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Tuesday, August 22, 2017
LIMA, Feb 16 2011 (IPS) - “My classmates from Utupampa had to walk an hour to get to school,” said Yasmín Sena, a young woman from a village in Peru’s highlands. “That community is way up in the mountains; no cars can go there.”
Although she managed to complete her secondary school studies, many of the other girls in her class dropped out, due to the numerous barriers standing in the way of education for girls in many of Peru’s impoverished rural regions.
A law was passed in Peru in 2001 to foment education for girls in rural areas. But it has yielded few results, according to a report by FLORECER (National Network for Girls’. Education in Peru), which groups civil society organisations and government institutions.
“The only thing it has done is raise awareness and mobilise organisations around the issue; concrete progress is needed and there is much to be done,” Teresa Tovar, vice president of FLORECER, told IPS.
The study, based on official figures from 2009 and the first quarter of 2010, shows that 83.7 percent of 12 to 16-year-olds in urban areas attended secondary school, compared to 66.4 percent of that age group in rural areas.
Only 43 percent of young rural women between the ages of 20 and 24 had finished secondary school, compared to 58 percent of young men of that age.
Tovar spelled out a number of factors that influenced the phenomenon. “Access to education may have grown, but it is harder for some communities to send a girl or young woman to study, and they prefer to give the opportunity to a boy or young man,” she said.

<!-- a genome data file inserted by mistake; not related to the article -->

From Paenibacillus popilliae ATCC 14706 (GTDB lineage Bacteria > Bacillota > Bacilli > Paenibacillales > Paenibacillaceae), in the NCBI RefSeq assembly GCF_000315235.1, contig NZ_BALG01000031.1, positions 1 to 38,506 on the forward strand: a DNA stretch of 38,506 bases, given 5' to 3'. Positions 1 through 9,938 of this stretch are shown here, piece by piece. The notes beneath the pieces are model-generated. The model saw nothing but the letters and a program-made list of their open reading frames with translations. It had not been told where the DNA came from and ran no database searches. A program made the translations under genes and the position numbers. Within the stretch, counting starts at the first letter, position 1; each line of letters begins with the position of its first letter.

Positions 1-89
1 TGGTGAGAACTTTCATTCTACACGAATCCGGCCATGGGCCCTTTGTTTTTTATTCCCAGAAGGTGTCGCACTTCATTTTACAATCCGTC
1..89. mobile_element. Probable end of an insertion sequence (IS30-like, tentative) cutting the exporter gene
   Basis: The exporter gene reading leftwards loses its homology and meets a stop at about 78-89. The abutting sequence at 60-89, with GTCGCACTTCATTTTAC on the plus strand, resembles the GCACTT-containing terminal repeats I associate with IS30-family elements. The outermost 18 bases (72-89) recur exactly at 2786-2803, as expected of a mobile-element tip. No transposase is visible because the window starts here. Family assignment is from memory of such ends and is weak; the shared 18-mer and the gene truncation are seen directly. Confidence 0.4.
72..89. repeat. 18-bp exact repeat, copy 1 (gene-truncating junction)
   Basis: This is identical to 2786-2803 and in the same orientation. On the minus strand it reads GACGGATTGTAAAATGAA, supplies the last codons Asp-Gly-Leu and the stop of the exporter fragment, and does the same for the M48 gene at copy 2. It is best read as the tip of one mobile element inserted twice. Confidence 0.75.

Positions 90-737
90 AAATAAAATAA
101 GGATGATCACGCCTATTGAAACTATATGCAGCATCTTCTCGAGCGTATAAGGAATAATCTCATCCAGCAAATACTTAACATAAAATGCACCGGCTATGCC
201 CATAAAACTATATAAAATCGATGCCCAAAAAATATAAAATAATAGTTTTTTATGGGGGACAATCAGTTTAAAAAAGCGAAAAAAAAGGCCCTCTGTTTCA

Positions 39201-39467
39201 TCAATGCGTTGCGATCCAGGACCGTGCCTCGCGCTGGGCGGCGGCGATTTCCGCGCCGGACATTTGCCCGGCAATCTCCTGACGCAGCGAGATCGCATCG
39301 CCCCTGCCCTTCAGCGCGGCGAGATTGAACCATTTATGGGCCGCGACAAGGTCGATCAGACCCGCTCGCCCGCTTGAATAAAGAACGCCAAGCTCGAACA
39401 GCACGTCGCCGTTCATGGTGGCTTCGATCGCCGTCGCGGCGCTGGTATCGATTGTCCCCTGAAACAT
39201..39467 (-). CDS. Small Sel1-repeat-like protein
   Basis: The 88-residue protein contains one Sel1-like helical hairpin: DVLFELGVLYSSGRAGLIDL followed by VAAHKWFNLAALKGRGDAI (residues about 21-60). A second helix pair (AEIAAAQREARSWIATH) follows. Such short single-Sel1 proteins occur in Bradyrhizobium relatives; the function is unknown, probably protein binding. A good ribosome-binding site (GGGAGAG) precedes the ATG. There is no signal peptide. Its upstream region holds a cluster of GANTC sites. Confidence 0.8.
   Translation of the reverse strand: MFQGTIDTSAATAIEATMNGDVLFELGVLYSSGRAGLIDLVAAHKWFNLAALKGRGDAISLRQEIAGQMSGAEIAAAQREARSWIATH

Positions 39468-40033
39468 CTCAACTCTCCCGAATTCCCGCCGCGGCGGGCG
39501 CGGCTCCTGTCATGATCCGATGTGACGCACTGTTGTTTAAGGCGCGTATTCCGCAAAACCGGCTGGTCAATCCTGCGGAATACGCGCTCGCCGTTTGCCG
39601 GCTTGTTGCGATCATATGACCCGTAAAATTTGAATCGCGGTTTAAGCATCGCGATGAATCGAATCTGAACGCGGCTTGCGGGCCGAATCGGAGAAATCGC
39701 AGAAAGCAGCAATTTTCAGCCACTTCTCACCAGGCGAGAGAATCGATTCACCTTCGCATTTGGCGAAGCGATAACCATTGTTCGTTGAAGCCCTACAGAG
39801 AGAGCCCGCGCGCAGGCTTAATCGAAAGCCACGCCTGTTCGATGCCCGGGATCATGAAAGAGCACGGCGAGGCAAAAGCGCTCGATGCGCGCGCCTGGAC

Geographic conditions are another factor. Sena said that several of her classmates who lived in highlands villages in Ancash dropped out of school because classes were only given in the afternoon (in some parts of the country, students attend classes in shifts), and it was dangerous for them to return home after dark.
“A number of them had to walk a long way, after leaving school at 6:30 in the evening. So several of them dropped out of school, and now they’re mothers,” said Sena, who is studying psychology in Huaraz, the regional capital.
Every year, an average of four girls would drop out of her class to start a family. “They didn’t have the same luck I did,” said Sena, who smiled as she talked about winning a prize in 2010 awarded by the Women’s Ministry to young female community leaders.
This month she visited Lima with a group of young people who belong to the Alianza Nacional de Líderes de la Transformación, a group of youth leaders for change organised by World Vision, an international Christian relief and development organisation.
The study by FLORECER indicates that the greatest progress in reaching gender parity in education has been made at the primary school level.
According to official figures, 94.4 percent of children between the ages of six and 11 are enrolled in school, and there are no major differences in terms of gender or poverty level. In rural areas, the enrolment rate is even three-tenths higher.
But at the preschool level, there is a significant rural-urban gap: 66.3 percent of urban children between the ages of three and five are in preschool, compared to 55 percent of rural children.
Interestingly, while in rural areas girls outnumber boys in preschool, the proportions are gradually inverted as the children get older, and the inequality takes on alarming proportions when it comes to indigenous girls and adolescents.
The United Nations Children’s Fund, UNICEF, stated in the report “Situation of Indigenous Children in Peru”, launched in September, that the national statistics hide the differences between males and females in education.